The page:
Style 9: Bring in the coastal style with a blue runner rug
I don’t know what comes to mind when you think of coastal style but, for me, it’s blue and white stripes and lots of white. I don’t think blue and white have to just give off that coastal vibe but I do think it pushes the design that way for sure.
That being said, you can add a blue runner rug to a non-coastal designed space as well but it’s an easy addition if you are wanting to go with the coastal style.
Style 10: A classic striped Runner is always in style
I’ve shown you a number of black and white carpet options but I think there’s something unique about a minimal stripe that adds texture to a space. Stripes can come in all different variations in size to color but, when in doubt, I personally think that minimal is best.
Style 11: A wool stair runner can add a touch of luxury to your space
There’s something about the carpet rods and the wool carpet that instantly up the luxury of a staircase. For my lifestyle, I’d be nervous about the cream carpet but for a shoes-off household, gosh… isn’t this just the dreamiest?
Style 12: A modern stair runner with patterned carpet or color
The polka dot rug featured in this space makes it look timeless but I’ll put myself out on a limb here and say that it has a modern aesthetic, too. I honestly think if you peeled back all the layers in this entryway, your eye would go to the rug and it would feel bold and, to me, bold is modern. Or, instead of two natural colors in the polka dot, make it purple and white and instantly that adds the modern bold charm to it even more.
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Where to find stair runners?
I personally love vintage rugs, so have shared a bunch of information on how to find affordable vintage rugs. If you like the look of combining vintage rugs on your stairway, definitely use my tips. Or, another good thing about vintage rugs is that you can often find them in super long rug lengths. If you have a shorter staircase that you are adding a carpet runner to, then going with vintage runner rugs might just be the thing!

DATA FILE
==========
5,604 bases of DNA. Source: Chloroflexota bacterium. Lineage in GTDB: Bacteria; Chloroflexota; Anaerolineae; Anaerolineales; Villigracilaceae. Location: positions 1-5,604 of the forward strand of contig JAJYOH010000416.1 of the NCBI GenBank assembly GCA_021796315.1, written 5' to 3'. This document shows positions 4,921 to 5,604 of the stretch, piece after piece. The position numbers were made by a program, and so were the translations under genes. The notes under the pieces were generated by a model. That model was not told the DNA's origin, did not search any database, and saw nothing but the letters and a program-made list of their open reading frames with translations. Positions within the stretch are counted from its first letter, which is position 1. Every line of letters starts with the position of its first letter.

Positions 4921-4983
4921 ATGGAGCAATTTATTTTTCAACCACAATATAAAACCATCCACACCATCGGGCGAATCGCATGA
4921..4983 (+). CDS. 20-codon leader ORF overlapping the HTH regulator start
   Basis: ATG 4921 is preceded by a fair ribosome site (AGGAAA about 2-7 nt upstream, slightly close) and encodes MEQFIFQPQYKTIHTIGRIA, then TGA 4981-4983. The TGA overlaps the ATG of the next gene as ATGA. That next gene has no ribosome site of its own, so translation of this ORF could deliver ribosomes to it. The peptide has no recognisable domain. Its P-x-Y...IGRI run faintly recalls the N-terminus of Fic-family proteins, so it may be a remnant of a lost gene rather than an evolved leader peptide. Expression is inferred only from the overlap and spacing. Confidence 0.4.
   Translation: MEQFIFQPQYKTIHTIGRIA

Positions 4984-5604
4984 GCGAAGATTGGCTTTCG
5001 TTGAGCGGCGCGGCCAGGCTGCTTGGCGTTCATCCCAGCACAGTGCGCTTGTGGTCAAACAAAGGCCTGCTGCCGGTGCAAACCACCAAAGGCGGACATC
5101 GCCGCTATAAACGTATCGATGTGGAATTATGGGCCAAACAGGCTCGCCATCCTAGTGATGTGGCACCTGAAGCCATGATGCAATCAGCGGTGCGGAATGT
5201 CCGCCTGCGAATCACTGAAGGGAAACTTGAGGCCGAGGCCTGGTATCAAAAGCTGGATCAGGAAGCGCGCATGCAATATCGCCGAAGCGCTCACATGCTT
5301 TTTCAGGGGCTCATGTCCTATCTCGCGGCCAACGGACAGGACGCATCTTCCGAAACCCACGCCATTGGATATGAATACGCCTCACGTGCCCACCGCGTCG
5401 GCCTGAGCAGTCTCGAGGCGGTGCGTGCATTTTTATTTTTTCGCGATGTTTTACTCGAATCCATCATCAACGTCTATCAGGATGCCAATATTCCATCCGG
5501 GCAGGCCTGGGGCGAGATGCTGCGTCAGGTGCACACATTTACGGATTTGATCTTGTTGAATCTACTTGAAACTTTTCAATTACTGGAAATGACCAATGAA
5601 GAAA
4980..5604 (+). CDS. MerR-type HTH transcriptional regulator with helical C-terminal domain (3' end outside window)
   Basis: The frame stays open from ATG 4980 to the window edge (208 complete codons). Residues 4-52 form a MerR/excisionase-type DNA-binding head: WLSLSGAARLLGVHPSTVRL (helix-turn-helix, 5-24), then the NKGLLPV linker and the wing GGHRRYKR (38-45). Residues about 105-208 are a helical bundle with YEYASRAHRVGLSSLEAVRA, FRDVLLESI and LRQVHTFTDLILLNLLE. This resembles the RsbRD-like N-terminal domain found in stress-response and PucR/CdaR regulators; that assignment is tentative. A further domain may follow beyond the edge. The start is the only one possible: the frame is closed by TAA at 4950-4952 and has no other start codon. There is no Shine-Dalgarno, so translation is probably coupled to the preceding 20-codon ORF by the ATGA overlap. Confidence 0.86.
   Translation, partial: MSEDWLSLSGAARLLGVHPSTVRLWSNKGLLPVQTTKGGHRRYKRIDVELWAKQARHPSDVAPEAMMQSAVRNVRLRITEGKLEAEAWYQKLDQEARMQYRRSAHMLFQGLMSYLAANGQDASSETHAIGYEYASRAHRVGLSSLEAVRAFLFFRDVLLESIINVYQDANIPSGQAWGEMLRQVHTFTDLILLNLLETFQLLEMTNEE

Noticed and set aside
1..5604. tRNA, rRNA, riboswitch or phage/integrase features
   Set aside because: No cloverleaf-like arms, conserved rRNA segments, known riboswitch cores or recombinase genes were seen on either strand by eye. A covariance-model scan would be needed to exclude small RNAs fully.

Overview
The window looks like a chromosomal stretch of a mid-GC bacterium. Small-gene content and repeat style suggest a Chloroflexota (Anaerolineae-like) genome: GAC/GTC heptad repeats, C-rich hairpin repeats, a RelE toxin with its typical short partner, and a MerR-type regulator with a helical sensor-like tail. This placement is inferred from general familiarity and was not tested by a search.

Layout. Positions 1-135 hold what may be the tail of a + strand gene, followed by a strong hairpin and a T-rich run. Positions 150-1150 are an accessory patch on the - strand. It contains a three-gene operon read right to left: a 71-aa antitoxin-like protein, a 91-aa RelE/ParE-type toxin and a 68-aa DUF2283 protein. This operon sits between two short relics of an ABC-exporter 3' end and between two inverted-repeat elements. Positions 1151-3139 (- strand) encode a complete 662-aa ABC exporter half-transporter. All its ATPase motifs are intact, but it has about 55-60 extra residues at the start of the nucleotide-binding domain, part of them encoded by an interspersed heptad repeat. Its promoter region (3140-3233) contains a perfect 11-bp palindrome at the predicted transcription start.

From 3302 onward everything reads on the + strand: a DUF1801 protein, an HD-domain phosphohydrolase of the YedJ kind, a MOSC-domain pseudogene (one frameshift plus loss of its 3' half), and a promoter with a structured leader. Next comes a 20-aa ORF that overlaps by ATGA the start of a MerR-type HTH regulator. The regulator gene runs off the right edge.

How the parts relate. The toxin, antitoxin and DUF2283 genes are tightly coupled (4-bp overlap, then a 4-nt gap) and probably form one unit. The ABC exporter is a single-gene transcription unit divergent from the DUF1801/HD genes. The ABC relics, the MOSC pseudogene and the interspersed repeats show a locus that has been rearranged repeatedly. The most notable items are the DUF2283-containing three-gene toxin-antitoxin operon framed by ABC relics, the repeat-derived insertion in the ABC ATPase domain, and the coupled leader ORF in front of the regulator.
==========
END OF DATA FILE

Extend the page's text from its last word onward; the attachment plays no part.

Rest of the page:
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How to install a stair runner?
Rug runners can be custom made to fit your stairs and, if you go that route, then you’d want to hire a professional to install your stair runner. On the other hand, there are lots of tutorials sharing how DIYers have installed a stair runner themselves and, honestly, it’s not that hard.
John and Sherry from Young House Love have installed a few, so take a look over there to get started on the DIY route. I was also impressed by the amount of photo step-by-steps on this install by Love Lilly.
I also liked this explanation on how to work with stairway landing pads and the options for installing over them.
The pros and cons of a stair runner
Stair runners can help protect your stairs from wear and tear and reduce noice on the stairs as people come up and down the stairs.
A con of having a carpet runner would be keeping it clean. I’d use common sense when picking your runner fabric, color and pattern.
How to clean a stair runner
Because stair runners can be made from different types of materials such as wool, cotton, and polyester, it’s helpful to know what type of rug runner you have installed before trying to deep clean it.
In general though, you can usually vacuum the rug runner or brush it.
What is the cost?
The cost of the stair runner depends on whether you hire out the install or do it yourself and what type of rug you buy for the stairs. If you have a longer staircase, your price will definitely go up because of labor cost and the actual rug itself.
We DIY’d our basement stair rug installation. Even though our staircase going to our basement is shorter, we still paid around $600 between the rug itself, the rug pad and the installation.
I hope this was helpful! Curious to know… do you have a staircase runner?